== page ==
Not covered in this presentation, but complicating decision making is whether metastasis is directed by conventional imaging or PET imaging. And I believe we've covered that pretty adequately in previous days. To fully understand the disease state of low volume metastatic prostate cancer, let's look at the data from the Canadian trial, which opened in 1999 and eventually was joined by SWOG, RTOG, and others, and reported 13 years later in 2012. The trial evaluated intermittent versus continuous androgen deprivation. The patients had prior radiation, even in the primary salvage setting and a PSA of at least three, one quarter of patients had a PSA greater than 15. The primary endpoint was overall survival and the median follow up was seven years up to 11 years. The median overall survival was eight years, and notably 60% of the deaths were not prostate cancer related. The overall survival is the same, as we now know from metachronous low volume disease detected by conventional imaging. And this may be the approximate overall survival that would be expected with PET detected disease treated with ADT alone, primarily because of the large burden of death from other causes.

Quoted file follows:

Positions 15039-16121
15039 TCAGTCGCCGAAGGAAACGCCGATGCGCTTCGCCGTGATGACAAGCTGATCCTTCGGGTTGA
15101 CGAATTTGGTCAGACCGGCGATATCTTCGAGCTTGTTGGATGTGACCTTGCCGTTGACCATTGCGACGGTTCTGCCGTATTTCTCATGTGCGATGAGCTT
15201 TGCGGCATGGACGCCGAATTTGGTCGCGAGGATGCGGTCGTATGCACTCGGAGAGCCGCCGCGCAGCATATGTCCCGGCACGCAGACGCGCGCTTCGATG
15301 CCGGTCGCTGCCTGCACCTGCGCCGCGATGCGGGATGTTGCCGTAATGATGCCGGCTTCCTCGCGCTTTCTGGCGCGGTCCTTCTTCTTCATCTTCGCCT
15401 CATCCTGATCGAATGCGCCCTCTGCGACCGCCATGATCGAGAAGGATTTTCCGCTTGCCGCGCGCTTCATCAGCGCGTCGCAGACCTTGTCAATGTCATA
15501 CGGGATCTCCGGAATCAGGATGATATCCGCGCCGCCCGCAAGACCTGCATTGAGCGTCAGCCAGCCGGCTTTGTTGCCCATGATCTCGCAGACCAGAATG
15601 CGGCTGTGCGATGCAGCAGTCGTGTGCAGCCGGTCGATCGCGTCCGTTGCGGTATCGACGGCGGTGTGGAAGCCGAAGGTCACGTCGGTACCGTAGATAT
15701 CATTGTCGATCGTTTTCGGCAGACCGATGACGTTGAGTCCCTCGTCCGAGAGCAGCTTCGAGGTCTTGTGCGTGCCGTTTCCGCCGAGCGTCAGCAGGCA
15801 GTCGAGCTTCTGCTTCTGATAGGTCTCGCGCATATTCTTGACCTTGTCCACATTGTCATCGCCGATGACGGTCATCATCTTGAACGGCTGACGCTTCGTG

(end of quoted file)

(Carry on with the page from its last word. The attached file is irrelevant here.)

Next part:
The final point I want to make is that the long time required to reach the overall survival endpoint in this population, also demonstrated by the recent NHT trials in low volume metastatic prostate cancer. This is a point that Dan also made that the overall survival endpoint is unlikely to be the endpoint in any trials of oligometastatic prostate cancer. So some important unanswered questions in oligometastatic hormone-sensitive prostate cancer include: Can a proportion of patients be cured? What are the optimal treatments? And for which subsets of patients can systemic therapy delayed without compromising survival? When systemic therapy is given, what is the optimal duration? Is there an upper limit of metastasis for metastasis directed therapy, either alone or in combination with systemic therapies? Unfortunately, you don't have the answers to most of these questions.